I have an AWD and have never experience anything but traction. When I do have a slip I notice when the AWD kicks in, but it's smooth and quiet and I can just "go".

Things to keep in mind:
The rear differential makes a HUGE difference in traction. Open vs Limited Slip vs G80 (Locker) will materially affect how much traction you actually get.
Maintenance is KEY. If tcase fluid isn't changed at appropriate intervals, the clutches inside the tcase "stick"... in a 4wd tcase, this may not be noticeable most of the time, but in an AWD it cause "crow hop" and will very negatively impact drivability at low speed. It also causes excessive tire wear and noise and wear and tear on other drive line components.

As for the NP126 and NP226 both containing a low range... this would be the first I've heard of it. Were it true it would mean there is potential to mod AWD vehicles to be true 4x4 and I've never seen any such mods anywhere. I HAVE seen mods to selectively engage AWD instead of letting the TCCM do it, but that's all. I'll look around though.
 
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TequilaWarrior

Hobbyist
Dec 5, 2011
511
Central Pennsylvania
Let's clear up a couple of things... some of this is repetitive of info given above, but for clarity sake....

The Trailblazer SS and Saab 9-7x Aero have a completely different AWD system. It is a purely mechanical, "Torsen", style AWD transfer case. It has a standard bias that applies a fraction of torque to the front at all times (@Mooseman mentioned 60/40 split). This system is VERY much a differential, when a slip condition is present, torque is directed towards the wheels with the most traction. There are no electronics involved in this process. Many actually call the transfer case a differential instead of a transfer case, because that's what it is. This system is also nearly bulletproof.

In all other cases, the transfer case is electronic. There is a motor that shifts the tcase in and out of 4x4. In non-AWD vehicles, the tcase is two speed. The electronics are interlocked so that it cannot go into LO range without being locked into 4WD. ANY time 4wd is commanded, the front differential disconnect is engaged so that the front output shaft on the transfer case drives the actual front differential instead of spinning in the disconnect.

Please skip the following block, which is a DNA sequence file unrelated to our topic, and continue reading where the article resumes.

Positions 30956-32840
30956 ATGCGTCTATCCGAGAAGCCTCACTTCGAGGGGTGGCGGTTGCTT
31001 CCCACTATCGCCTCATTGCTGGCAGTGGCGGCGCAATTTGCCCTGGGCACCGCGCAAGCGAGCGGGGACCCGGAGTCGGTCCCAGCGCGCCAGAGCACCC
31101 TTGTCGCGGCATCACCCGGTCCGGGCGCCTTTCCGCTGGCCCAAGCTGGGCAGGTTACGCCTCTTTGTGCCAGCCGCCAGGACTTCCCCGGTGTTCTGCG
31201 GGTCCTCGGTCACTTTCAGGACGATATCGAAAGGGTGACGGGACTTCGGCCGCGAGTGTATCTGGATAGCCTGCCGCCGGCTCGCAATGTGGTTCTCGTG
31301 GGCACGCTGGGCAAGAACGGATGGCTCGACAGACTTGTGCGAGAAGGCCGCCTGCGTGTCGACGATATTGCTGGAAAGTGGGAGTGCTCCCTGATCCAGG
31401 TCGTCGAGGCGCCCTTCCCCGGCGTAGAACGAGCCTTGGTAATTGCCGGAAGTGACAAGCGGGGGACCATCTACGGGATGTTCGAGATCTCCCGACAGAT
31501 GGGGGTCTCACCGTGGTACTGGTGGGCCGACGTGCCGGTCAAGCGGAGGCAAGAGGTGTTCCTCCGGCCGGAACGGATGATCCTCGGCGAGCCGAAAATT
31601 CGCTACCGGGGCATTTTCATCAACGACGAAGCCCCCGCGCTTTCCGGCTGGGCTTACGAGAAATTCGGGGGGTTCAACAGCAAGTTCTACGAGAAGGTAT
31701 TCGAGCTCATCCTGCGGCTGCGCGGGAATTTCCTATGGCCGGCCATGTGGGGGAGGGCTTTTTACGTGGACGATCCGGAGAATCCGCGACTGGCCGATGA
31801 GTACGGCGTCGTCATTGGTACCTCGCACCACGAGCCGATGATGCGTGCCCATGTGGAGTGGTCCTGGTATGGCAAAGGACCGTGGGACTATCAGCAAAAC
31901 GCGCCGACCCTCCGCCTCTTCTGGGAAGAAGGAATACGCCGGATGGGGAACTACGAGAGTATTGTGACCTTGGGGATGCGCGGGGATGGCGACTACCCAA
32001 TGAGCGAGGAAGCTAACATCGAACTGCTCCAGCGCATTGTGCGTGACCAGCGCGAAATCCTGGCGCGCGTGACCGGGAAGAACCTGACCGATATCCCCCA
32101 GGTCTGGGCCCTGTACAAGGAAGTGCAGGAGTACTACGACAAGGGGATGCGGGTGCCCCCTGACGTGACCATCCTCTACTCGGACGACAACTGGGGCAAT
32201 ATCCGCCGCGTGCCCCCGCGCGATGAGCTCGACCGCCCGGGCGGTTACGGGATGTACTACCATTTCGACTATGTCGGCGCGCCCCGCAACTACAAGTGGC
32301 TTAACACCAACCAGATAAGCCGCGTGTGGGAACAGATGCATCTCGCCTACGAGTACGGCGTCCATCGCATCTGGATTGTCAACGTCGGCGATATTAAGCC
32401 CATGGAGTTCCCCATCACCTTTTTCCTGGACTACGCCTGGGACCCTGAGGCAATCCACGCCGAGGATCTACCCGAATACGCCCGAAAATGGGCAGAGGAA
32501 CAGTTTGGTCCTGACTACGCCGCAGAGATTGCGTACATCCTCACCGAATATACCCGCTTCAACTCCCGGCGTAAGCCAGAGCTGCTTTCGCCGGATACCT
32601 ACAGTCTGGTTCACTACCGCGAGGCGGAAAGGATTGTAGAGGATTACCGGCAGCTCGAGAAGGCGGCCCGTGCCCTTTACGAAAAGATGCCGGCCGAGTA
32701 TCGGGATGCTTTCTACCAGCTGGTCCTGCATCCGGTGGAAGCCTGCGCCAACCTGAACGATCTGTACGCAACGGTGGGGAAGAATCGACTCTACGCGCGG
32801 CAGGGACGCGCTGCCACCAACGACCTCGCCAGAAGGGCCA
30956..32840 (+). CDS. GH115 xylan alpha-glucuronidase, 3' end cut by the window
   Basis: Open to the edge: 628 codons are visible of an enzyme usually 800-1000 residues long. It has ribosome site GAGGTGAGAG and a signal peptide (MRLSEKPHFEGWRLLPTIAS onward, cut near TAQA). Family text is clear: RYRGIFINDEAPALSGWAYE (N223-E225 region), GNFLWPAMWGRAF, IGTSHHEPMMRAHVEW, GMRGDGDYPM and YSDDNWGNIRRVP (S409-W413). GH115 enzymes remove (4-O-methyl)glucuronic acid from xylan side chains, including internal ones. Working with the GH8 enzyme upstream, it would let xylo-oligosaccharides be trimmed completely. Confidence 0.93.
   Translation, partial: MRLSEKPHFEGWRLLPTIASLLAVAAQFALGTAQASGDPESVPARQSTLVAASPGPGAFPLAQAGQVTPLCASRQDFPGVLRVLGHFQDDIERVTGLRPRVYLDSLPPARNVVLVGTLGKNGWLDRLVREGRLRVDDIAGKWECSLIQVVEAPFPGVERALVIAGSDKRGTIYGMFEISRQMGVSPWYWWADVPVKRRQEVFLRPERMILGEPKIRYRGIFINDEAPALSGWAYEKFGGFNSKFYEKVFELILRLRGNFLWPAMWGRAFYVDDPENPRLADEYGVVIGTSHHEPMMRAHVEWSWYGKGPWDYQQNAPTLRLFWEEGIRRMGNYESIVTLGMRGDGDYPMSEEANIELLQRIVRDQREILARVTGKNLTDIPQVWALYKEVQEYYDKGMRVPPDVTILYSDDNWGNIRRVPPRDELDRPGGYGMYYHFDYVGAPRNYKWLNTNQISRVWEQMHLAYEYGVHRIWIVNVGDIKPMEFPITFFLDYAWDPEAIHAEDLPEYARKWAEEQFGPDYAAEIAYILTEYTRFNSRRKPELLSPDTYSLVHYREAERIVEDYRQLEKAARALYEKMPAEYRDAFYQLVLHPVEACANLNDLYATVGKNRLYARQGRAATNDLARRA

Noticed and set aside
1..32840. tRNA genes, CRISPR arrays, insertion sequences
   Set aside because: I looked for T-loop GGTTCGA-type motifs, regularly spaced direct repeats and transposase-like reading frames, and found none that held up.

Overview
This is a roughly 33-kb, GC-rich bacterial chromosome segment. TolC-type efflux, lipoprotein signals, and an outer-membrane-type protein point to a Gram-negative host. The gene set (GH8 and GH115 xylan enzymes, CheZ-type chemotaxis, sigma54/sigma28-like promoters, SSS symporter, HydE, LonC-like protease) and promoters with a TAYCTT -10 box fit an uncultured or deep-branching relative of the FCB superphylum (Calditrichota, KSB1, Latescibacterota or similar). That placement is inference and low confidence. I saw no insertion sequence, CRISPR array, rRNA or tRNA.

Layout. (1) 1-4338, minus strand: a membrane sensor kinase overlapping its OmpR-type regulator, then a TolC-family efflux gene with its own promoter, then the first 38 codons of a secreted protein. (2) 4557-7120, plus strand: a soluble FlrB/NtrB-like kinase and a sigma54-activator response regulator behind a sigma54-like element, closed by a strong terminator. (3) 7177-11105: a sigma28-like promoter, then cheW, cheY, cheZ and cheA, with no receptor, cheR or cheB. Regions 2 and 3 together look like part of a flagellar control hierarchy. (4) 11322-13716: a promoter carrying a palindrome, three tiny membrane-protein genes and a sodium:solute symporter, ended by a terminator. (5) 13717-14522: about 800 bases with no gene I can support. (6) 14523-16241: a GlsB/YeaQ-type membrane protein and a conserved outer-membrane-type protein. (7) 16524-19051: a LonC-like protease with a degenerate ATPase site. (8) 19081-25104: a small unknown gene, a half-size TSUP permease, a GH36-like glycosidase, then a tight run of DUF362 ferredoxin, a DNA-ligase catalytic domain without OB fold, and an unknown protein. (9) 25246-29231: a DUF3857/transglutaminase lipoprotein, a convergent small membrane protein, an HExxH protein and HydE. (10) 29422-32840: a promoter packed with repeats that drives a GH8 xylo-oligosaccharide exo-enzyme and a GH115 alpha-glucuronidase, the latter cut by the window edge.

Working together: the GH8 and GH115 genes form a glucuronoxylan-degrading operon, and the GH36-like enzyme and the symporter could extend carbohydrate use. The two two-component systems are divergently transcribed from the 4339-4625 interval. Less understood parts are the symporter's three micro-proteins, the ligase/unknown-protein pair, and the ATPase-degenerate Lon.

In AWD vehicles, the front disconnect is never disconnected(I'm not sure if there even is a "disconnect"). The motor that shifts the tcase into and out of 4x4 is what gets actuated in a slip condition. It happens very fast and works very well in a healthy vehicle. There is also no LO range. The transfer case is single speed only. That the front disconnect is never disconnected creates drag loss negatively impacting fuel economy.

(Circling back) In ordinary 4WD vehicles, the setting marked "A4WD" is a a mish-mash of 4wd and AWD. It connects the front disconnect (like the AWD vehicles) as soon as the setting is selected and then monitors for a slip condition, engaging 4WD when a slip condition is sensed. For reasons unknown to me, this tends to cause the "slip-bang" that everyone dreads and can lead to "grenading" drivetrain components.

I have an AWD and have never experience anything but traction. When I do have a slip I notice when the AWD kicks in, but it's smooth and quiet and I can just "go".

Things to keep in mind:
The rear differential makes a HUGE difference in traction. Open vs Limited Slip vs G80 (Locker) will materially affect how much traction you actually get.
Maintenance is KEY. If tcase fluid isn't changed at appropriate intervals, the clutches inside the tcase "stick"... in a 4wd tcase, this may not be noticeable most of the time, but in an AWD it cause "crow hop" and will very negatively impact drivability at low speed. It also causes excessive tire wear and noise and wear and tear on other drive line components.

As for the NP126 and NP226 both containing a low range... this would be the first I've heard of it. Were it true it would mean there is potential to mod AWD vehicles to be true 4x4 and I've never seen any such mods anywhere. I HAVE seen mods to selectively engage AWD instead of letting the TCCM do it, but that's all. I'll look around though.
As a slight "aside".... I was just digging around for info regarding internal similarity between NP126 and NP226 tcases and found a place selling master rebuild kits for both. I was surprised to find that both rebuild kits have the same part number.... and disappointed to find that they're charging $63 more for the NP226 kit. The kits are identical, down to the part number.....
2023-01-24 12_15_10-GM NP-226 TRANSFER CASE MASTER REBUILD KIT 2002-UP — Mozilla Firefox.jpg